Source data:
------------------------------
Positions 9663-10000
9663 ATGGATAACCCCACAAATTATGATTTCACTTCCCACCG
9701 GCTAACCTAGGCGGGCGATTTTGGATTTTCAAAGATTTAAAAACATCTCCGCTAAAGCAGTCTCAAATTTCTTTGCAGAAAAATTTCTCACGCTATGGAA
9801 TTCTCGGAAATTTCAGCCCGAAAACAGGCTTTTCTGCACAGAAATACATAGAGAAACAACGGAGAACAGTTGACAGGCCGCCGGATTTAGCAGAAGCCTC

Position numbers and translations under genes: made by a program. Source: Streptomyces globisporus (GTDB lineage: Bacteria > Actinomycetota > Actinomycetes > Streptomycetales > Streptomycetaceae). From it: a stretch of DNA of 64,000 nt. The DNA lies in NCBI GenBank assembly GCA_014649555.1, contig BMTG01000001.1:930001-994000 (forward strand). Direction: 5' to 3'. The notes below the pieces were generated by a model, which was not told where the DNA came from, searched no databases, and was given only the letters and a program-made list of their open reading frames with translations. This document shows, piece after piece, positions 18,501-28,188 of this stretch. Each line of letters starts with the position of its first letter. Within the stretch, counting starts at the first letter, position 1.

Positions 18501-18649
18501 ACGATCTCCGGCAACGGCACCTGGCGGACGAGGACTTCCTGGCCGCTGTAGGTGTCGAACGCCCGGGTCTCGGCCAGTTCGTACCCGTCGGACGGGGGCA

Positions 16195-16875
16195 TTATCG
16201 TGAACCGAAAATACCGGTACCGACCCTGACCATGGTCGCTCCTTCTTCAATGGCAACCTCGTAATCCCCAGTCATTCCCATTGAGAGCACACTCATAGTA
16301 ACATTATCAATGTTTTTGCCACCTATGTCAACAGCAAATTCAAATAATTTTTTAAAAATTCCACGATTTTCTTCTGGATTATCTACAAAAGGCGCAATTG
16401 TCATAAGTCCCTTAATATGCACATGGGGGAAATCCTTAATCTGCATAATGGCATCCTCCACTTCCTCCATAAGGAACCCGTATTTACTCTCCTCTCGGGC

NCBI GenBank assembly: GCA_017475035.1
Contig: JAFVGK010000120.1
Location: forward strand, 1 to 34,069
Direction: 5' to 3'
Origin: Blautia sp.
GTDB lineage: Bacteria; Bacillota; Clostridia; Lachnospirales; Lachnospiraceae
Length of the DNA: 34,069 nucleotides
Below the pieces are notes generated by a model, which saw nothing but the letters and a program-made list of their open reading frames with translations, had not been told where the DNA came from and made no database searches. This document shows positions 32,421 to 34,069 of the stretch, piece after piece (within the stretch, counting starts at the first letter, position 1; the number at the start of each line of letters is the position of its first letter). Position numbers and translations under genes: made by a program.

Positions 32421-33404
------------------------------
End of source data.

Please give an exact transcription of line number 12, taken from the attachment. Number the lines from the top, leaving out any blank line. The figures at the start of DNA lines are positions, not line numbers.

16401 TCATAAGTCCCTTAATATGCACATGGGGGAAATCCTTAATCTGCATAATGGCATCCTCCACTTCCTCCATAAGGAACCCGTATTTACTCTCCTCTCGGGC